In order for any form of churning to arise some form of energy gradient must be present. In the case of a planet orbiting a Sun there is a larger influx of heat at the equator than at the poles, and that energy gradient leads to convective flows.

  • $\begingroup$ not even if the planet has a particular shape where the fluids would e.g. rotate slower at the equator than near the poles? Wouldn't that create a difference in the rotation velocities throughout the planet, provoking in turn some kinds of wind or liquid currents? @Cleonis $\endgroup$
    – vengaq
    Jul 4 at 19:57
  • $\begingroup$ @vengaq I have expanded my answer $\endgroup$
    – Cleonis
    Jul 5 at 17:16
  • $\begingroup$ I understand. However, here (oceanservice.noaa.gov/facts/rossby-wave.html) it says that Rossby waves are a type of wave produced by rotating liquids in rotating planets. So, how could a wave form only due to the rotation of the planet in this case? @Cleonis $\endgroup$
    – vengaq
    Jul 6 at 12:04
  • $\begingroup$ @vengaq The description on that oceanservice page is so incomplete that in effect it is wrong. (I tried to find accessible intormation about Rossby waves. Stunningly, most instructors do not attempt to explain Rossby waves. Most instructors discuss the equation(s), but not the physics, which I think is poor education practice.) Overall: Rossby wave is about an already formed vorticity, and then that small scale vorticity interacts with the planet's rotation. That is, Rossby waves arise in a process of the planet's rotation affecting an independently formed local vorticity. $\endgroup$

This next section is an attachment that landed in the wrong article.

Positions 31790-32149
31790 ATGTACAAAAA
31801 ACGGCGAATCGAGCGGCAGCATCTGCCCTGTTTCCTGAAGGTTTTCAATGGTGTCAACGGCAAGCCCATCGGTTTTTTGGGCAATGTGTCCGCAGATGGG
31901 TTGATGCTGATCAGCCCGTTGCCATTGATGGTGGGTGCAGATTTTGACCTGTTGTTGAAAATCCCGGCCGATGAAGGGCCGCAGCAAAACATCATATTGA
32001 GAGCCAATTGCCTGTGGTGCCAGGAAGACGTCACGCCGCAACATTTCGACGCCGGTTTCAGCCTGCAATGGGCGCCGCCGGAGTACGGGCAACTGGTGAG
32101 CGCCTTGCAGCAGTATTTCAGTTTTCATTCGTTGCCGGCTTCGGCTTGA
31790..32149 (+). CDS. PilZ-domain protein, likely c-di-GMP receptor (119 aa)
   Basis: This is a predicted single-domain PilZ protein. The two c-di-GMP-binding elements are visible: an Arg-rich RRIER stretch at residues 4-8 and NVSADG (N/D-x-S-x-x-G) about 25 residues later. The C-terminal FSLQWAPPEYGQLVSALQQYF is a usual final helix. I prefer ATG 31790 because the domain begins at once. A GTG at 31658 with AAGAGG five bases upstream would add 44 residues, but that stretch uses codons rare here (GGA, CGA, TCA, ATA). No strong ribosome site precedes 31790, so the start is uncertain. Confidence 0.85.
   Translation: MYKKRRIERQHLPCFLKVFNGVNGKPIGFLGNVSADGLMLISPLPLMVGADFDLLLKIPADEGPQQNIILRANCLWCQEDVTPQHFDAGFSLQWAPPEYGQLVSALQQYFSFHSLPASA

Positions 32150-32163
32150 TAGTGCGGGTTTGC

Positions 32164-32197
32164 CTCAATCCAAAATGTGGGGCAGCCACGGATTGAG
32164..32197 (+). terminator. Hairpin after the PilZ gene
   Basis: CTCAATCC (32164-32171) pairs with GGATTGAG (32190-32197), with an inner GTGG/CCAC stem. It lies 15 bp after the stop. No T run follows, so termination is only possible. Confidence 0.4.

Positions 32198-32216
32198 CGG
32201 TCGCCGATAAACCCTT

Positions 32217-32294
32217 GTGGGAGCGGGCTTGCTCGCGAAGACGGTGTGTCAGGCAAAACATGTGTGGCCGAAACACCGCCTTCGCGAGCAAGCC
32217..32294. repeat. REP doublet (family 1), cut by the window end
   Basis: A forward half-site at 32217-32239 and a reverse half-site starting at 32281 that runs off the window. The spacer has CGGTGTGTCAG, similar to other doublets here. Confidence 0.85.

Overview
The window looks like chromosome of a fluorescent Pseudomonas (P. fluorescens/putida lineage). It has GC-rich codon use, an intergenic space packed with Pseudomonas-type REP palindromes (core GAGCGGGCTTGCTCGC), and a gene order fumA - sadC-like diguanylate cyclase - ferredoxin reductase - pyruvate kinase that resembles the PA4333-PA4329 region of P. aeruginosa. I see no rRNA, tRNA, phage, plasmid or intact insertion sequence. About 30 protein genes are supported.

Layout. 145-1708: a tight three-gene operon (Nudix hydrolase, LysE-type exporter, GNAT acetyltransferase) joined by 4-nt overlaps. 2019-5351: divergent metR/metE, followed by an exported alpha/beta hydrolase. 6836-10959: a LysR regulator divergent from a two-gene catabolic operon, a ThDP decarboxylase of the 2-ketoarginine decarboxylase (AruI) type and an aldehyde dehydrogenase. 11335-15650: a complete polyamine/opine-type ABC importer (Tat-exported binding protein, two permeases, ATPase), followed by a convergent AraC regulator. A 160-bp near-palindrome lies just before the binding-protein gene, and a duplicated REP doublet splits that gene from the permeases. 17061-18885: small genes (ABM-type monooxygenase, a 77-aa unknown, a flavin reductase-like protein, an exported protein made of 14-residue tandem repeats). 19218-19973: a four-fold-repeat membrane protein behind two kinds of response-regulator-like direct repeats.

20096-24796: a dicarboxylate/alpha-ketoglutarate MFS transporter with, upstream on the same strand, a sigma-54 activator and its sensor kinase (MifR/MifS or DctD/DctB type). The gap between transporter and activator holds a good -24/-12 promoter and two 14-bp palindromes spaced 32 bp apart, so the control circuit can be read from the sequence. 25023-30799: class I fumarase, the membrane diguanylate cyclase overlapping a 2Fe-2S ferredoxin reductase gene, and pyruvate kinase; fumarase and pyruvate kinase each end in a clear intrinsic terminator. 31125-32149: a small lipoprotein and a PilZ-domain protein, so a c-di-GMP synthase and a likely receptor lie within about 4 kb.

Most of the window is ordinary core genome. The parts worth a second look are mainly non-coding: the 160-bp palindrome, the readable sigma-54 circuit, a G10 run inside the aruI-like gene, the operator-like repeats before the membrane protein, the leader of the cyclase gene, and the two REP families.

– Cleonis
    Jul 6 at 19:35
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    $\begingroup$ @vengaq There is an ambiguity in how the verb 'causing' is used. Example: take a bowl. and throw a marble into the bowl, aiming in such a way that the marble is subsequently rolling around, in roughly circular motion. The circular motion is sustained by a combination of two factors: presence of gravity, and the slope of the bowl; the slope of the bowl is redirecting the force of gravity. An author may describe that as: 'the shape of the bowl causes the circular motion'. That is sloppy language; the shape of the bowl sustains the circular motion; the cause was you throwing the marble. $\endgroup$
    – Cleonis
    Jul 7 at 12:55